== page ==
“The guild also provides workshop opportunities throughout the year,” McCulloch says. “These are offered to the general public or to our members at a discount. Workshops are a great way to learn a new technique with a hands-on approach.”

The guild formed in October 1973 as the Old Pueblo Guild of Handweavers. Members had to be juried in, and it was only for weavers; there were 35 members. In 1976, the name changed to the Tucson Handweavers & Spinners Guild.

In 1990, the guild dropped the jurying process for membership and expanded to include most other fiber artists. These days membership stands at about 200, but they’re always looking for more.

“Early on the guild was for experienced weavers only,” Headrick says. “Primarily the weaving was loom weaving, either basic four-shaft or multi-shaft weaving. Generally, they were using natural fibers, cottons or silks or wools, frequently undyed. Many of our garments in the first couple of decades are beige or natural colors.”

Over time interests changed and today fiber artists are using synthetic fibers, bamboo, hemp and even metal. Dyes have also changed.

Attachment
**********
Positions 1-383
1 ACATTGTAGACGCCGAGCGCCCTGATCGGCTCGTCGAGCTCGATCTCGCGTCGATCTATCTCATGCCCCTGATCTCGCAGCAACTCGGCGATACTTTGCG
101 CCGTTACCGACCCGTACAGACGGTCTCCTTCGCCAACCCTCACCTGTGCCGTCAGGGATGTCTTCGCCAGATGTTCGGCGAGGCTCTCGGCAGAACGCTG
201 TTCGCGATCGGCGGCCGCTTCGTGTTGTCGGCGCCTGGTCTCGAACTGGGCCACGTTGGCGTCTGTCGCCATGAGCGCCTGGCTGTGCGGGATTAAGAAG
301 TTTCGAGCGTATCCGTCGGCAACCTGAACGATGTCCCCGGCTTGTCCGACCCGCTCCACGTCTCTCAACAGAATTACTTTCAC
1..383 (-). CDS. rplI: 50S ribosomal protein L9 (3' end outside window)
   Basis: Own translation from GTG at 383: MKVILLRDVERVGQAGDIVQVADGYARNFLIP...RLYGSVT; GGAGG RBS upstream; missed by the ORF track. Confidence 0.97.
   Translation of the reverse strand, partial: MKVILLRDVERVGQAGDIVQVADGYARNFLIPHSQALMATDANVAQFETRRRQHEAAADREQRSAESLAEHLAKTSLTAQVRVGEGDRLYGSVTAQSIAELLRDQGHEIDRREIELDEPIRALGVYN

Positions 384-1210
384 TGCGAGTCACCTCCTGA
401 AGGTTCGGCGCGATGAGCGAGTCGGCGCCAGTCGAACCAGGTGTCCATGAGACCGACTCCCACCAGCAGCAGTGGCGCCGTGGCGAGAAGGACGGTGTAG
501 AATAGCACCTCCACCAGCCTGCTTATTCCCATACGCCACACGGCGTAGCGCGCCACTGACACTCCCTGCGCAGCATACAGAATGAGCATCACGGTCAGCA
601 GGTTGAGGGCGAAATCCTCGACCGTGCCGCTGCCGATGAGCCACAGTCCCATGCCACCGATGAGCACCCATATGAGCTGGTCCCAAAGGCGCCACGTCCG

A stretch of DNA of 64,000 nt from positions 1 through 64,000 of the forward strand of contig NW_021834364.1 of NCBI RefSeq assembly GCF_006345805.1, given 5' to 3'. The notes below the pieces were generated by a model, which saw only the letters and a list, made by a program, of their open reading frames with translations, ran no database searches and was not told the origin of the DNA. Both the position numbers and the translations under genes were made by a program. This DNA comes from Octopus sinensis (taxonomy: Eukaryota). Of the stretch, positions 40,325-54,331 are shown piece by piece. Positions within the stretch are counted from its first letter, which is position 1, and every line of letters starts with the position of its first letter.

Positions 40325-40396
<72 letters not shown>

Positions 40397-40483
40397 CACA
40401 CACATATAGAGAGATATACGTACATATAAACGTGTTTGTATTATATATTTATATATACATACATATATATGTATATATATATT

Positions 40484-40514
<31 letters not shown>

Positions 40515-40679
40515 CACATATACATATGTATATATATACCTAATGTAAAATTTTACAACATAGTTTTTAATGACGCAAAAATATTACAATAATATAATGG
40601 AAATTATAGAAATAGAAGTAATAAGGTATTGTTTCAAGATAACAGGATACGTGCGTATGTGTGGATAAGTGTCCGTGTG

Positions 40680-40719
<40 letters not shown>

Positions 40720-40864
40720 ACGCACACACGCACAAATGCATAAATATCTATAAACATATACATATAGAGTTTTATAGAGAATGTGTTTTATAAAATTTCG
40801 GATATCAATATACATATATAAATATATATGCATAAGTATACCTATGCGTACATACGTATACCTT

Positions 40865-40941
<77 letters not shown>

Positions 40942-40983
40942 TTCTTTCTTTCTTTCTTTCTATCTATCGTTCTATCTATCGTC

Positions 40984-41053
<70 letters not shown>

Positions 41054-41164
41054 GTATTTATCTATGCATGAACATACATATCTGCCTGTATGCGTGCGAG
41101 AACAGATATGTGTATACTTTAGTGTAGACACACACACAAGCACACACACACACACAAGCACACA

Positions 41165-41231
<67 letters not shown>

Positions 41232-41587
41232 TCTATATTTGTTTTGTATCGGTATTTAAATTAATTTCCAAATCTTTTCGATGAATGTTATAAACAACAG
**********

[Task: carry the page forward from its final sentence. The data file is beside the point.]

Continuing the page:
“As you go around the room it’s going to go from very bland to very bright and brilliant colors,” Headrick adds.

That’s just one part of the show, however. A gold challenge is set for the golden anniversary. 

“Some people are submitting work to hang that has to incorporate at least a little bit of metallic gold material,” Shangold says. 

Those who are unsure if they have the skill level to join should not be discouraged. 

“We’re always eager for new members,” Shangold says. “We’re a very friendly, welcoming group, so anyone interested in the fiber arts is welcome to come to a meeting, see what we do.”

“This has been such a welcoming group,” McCulloch adds. “They’ve really taken me under their wing and it’s like, ‘What can we help you learn?’”

Demonstrations of Weaving, Spinning and Other Fiber Arts

WHEN: 11 a.m. to 2 p.m. Monday, January 16

WHERE: La Encantada, 2905 E. Skyline Drive, Tucson

COST: Free


Demonstrations of Pine Needle Baskets and Spinning, Plus Children’s Hands-On Activity of Making a Paper Basket

WHEN: 12:30 to 3:30 p.m. Friday, January 28

WHERE: Arizona State Museum, 1013 E. University Drive, Tucson

COST: Free


Celebrating Five Decades of Fiber Arts and Friendship

WHEN: Various times Thursday, February 2, to Sunday, February 26; opening reception is 2 to 5 p.m. Sunday, February 5

WHERE: Jewish Community Center, 3800 E. River Road, Tucson

COST: Visit website for information


Tucson Handweavers and Spinners Guild’s Show and Sale

WHEN: 11 a.m. to 5 p.m. Saturday, February 11, and 11 a.m. to 4 p.m. Sunday, February 12

WHERE: Jewish Community Center, 3800 E. River Road, Tucson

COST: Visit website for information


Demonstrations of Weaving, Spinning, Basketry, Dyeing and Felting Using Plant Materials

WHEN: 10 a.m. to 2 p.m. Saturday, March 4

WHERE: Mission Garden, 946 W. Mission Lane, Tucson

COST: Free